Yes, the Turnkey Company is going to make money. Why wouldn't they!? You are essentially paying them to do the service and job you cannot do living in another market. It is VERY difficult to buy/renovate/and manage a property when you cannot drive to it every day! That is where the Turnkey company steps in as they should do that all for you!

Good luck, I hope that helped! 

With all due respect....why doesn't it matter what the turnkey companies makes as long as you make whatever your goal is. What I am saying is when you go and buy groceries, do you care what the grocery store paid for it's merchandise? Another way to look at it is the PM will always have to WORK to earn money. I look at it like the tortoise and the hare. Where the investor is the tortoise and The TurnKey provider is the hare. The turnkey provider will earn money quickly and the investor will earn money slow and steady. The investor will win in the long run just like the tortoise did and also won't have to "work" to earn the money.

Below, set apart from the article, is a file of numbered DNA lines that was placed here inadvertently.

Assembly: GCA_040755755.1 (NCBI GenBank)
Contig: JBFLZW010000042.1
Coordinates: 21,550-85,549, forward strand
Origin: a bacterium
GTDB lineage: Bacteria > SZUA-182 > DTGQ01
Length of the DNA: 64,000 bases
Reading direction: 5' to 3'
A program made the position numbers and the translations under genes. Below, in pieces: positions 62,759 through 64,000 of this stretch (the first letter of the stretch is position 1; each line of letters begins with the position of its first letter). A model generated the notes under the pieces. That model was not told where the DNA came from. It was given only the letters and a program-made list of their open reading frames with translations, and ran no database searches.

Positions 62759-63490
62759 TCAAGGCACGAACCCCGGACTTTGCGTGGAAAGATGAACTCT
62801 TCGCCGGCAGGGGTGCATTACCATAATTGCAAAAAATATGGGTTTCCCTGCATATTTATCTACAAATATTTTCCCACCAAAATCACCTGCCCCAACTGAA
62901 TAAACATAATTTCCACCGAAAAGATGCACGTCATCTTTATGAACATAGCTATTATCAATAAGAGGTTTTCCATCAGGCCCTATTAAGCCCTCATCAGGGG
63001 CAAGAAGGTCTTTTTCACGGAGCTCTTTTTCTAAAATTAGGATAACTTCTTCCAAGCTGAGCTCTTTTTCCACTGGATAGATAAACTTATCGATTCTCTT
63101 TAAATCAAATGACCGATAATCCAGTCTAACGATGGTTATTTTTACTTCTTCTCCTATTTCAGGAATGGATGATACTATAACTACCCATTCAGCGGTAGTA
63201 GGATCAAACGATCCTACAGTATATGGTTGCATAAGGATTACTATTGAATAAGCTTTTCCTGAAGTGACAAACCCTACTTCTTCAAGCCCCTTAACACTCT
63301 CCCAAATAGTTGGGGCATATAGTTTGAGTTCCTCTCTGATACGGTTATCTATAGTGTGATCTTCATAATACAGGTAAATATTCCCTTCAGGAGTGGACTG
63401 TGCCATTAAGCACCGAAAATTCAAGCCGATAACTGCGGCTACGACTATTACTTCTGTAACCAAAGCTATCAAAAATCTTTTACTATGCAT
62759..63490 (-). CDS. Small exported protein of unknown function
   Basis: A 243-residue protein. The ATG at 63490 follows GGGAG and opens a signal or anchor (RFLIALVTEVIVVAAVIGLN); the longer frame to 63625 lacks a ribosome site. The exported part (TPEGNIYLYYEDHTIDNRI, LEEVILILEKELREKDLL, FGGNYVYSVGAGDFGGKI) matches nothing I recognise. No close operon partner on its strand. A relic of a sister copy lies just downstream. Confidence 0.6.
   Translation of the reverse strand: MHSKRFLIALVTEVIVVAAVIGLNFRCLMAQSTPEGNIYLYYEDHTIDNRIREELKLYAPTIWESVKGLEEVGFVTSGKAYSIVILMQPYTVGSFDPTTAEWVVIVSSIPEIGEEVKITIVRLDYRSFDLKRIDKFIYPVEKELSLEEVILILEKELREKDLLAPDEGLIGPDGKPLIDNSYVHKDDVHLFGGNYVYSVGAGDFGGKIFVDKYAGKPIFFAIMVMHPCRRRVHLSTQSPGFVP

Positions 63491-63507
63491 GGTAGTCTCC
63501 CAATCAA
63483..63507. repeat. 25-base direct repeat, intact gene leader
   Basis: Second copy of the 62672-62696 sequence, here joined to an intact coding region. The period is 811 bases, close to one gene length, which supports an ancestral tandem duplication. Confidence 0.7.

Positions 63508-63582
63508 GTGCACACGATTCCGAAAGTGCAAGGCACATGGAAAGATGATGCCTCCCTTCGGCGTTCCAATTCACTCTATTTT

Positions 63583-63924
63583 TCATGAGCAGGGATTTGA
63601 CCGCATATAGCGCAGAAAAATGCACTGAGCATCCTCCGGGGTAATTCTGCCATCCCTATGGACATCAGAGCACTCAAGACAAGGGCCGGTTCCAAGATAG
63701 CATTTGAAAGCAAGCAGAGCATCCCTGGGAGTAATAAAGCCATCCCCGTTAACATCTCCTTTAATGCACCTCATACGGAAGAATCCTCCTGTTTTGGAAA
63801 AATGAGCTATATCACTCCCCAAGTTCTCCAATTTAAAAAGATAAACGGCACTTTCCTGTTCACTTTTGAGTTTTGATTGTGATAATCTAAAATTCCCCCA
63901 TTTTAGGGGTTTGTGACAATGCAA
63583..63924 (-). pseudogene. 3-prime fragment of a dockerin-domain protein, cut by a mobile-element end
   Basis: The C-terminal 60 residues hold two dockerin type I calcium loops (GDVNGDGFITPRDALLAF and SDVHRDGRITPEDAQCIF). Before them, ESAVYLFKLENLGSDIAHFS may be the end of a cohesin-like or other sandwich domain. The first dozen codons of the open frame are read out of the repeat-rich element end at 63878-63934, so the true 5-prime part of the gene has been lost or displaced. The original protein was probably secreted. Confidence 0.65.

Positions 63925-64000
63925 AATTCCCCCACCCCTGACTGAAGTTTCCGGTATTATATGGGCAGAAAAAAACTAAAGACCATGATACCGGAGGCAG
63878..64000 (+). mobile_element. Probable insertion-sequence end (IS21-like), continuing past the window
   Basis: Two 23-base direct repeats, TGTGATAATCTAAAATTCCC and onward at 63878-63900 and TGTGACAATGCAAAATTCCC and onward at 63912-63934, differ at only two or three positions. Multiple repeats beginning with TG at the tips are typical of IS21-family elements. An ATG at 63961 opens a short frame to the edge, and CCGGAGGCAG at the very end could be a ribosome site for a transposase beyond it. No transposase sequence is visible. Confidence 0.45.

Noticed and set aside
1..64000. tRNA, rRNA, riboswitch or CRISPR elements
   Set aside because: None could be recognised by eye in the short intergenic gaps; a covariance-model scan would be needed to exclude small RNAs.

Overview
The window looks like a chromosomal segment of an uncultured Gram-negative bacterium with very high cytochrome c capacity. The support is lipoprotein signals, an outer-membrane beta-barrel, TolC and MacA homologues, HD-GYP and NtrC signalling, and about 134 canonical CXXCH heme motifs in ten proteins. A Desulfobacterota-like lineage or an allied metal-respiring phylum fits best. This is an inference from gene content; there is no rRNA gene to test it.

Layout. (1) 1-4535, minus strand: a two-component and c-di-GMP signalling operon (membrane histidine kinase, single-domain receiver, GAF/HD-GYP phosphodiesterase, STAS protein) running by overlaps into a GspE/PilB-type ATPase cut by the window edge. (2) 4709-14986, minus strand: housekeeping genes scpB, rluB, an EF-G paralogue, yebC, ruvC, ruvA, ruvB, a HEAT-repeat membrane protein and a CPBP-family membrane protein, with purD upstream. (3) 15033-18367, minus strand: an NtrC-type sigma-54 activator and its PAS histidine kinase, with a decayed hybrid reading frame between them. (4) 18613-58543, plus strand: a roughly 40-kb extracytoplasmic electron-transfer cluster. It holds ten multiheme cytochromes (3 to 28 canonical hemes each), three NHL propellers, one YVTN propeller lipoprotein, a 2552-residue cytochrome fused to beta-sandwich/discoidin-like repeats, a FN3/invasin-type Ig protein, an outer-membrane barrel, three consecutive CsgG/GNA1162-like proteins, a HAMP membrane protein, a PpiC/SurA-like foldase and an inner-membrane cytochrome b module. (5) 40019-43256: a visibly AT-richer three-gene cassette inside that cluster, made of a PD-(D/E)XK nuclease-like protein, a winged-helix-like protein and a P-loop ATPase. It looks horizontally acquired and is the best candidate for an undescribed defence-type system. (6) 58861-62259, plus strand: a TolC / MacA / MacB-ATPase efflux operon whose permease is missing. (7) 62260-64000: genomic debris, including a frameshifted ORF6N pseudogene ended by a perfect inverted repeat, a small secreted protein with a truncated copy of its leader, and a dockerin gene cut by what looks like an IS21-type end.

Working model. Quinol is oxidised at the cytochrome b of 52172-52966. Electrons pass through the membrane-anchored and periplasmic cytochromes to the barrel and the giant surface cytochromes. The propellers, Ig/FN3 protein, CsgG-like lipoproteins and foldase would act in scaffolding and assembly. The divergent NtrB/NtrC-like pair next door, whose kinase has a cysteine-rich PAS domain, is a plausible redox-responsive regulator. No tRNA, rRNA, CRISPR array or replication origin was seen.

@John M. I received your colleague request (thanks!) and I will definitely be responding with some info after this post. Whenever I get a new inbox message, I always check out the profile/recent posts to make sure I know what the person is looking for, where they are in the whole REI journey, and whether what we offer is going to be a good fit. Luckily, I stumbled onto this thread! I think you've already received some great feedback from the likes of @James Wise and @Dorothy Butala , so I will try to keep my post short (not generally my strong suit).